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Arkansas Removes Youth Work Certificate Requirement

19 Jul

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Update applicable to:

All employers of workers under the age of 16

What happened?

Arkansas governor signed House Bill 1410 into law, which will remove the requirement for individuals under the age of 16 to obtain a work certificate from the state Department of Labor.

What are the details?

The new law eliminates the need for children under 16 to get permission to work from the Arkansas Department of Labor and Licensing in the form of an employment certificate, which verifies their age, requires a description of the kind of work they are applying for and the hours, as well as a signature from a parent or guardian. Under existing law, employers of workers under the age of 16 must obtain a work certificate issued by the Arkansas Department of Labor and Licensing (ADOLL). Employers must keep the certificate on file. Effective July 30, 2023, employers of workers under the age of 16 will no longer be required to obtain the certificate. However, employers will still need to comply with federal and state restrictions on the jobs and hours these workers can work.

House Bill 1410 takes effect on July 30, 2023.

For more information, please see the links below:

Official Bill Page

Bill (HB1410)

Arkansas Child Labor Page

Article 1, Article 2

What do employers need to do?

Employers should continue to obtain a work certificate for workers under the age of 16 until House Bill 1410 takes effect. Retain certificates for workers who were hired prior to the effective date. Review and adjust hiring procedures to reflect the changes and train anyone involved in the hiring process on the changes and when they take effect.

Need help understanding how changes to employment laws will affect your business?

Learn more about how Vensure's Arkansas PEO services can help you navigate complex employment laws and keep your business compliant.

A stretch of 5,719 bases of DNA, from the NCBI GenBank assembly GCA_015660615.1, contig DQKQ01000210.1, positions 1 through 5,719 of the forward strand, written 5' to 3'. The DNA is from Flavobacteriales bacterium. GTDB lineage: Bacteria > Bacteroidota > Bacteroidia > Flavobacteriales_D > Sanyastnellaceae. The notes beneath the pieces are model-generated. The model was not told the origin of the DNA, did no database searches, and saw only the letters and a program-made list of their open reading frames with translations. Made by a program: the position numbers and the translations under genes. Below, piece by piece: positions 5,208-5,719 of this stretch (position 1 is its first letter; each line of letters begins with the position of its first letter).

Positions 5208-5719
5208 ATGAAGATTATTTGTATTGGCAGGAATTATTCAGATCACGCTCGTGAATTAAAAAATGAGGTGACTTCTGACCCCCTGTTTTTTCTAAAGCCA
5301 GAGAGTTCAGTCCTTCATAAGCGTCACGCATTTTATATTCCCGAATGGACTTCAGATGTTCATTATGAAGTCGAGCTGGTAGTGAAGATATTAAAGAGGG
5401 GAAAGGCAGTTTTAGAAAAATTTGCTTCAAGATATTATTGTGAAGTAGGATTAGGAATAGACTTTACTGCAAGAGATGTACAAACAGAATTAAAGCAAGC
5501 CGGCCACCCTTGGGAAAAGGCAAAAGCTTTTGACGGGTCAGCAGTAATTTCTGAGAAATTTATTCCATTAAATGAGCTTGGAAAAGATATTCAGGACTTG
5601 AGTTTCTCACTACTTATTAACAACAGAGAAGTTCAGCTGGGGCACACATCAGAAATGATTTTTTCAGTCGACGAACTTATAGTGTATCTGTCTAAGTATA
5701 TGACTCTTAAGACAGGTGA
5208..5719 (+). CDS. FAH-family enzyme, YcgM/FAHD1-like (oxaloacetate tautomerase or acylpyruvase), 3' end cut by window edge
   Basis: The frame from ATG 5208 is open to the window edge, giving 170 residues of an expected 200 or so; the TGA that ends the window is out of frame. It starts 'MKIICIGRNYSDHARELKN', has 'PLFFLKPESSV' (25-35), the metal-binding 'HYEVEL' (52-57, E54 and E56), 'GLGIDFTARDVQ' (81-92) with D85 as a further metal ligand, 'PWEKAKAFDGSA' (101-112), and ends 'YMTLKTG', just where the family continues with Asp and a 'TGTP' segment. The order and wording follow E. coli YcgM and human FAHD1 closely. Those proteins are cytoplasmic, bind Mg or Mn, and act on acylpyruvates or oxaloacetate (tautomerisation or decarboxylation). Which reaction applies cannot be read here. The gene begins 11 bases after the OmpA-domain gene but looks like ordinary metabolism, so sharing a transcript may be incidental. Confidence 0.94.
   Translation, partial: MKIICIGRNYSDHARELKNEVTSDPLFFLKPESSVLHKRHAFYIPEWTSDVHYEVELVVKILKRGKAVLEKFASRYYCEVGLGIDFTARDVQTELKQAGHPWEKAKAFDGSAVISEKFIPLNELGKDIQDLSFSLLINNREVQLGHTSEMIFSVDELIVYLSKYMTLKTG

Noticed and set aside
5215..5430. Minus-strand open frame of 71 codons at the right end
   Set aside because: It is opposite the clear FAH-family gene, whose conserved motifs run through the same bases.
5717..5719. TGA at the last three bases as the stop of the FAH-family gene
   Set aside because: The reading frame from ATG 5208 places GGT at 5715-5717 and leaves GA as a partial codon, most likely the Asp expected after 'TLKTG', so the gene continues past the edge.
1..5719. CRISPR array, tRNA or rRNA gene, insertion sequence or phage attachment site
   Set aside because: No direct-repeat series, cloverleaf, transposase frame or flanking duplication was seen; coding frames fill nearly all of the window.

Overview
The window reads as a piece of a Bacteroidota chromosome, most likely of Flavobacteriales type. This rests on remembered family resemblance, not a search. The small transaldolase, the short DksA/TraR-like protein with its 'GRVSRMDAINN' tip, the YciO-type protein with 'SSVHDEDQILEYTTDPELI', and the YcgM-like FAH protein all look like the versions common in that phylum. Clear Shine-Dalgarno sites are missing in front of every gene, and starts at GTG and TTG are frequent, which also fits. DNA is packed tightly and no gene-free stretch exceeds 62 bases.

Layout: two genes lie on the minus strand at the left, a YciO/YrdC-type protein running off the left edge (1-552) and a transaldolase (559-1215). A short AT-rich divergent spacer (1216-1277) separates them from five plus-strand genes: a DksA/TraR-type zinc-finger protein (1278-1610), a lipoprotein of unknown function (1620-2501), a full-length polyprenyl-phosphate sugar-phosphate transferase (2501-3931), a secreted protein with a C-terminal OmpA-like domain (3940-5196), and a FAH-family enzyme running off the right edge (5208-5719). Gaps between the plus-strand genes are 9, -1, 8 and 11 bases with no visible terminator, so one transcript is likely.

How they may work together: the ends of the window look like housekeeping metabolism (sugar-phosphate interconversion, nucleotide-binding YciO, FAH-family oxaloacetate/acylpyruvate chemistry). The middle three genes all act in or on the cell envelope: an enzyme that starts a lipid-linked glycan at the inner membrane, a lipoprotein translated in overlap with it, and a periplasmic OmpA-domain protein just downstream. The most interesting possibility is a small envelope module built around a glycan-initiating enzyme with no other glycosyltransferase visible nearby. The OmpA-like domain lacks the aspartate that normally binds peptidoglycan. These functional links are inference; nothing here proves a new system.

This communication is intended solely for the purpose of conveying information. The present post might incorporate hyperlinks directing readers to websites managed by third-party entities. The inclusion of any links within this communication is meant to serve as points of reference and could encompass opinion articles from various law firms, articles from HR associations, official websites, news releases, and documents of government agencies, and other relevant third-party sources. Vensure has no authority over these external websites and bears no responsibility for their content. Furthermore, Vensure does not endorse the materials present on these websites. The contents of this communication should not be interpreted as legal advice or as a legal standpoint concerning specific facts or scenarios. Nor should it be deemed an exhaustive compilation of facts potentially pertinent to federal, state, or local laws. It is strongly advised that employers solicit legal guidance from an employment attorney when undertaking actions in response to any legal updates provided. This is due to the possibility of future alterations occurring in federal, state, and local laws, regulations, as well as the directives and guidelines issued by governing agencies. These changes may transpire at any given time, potentially rendering certain portions of the content within this update void or inaccurate.

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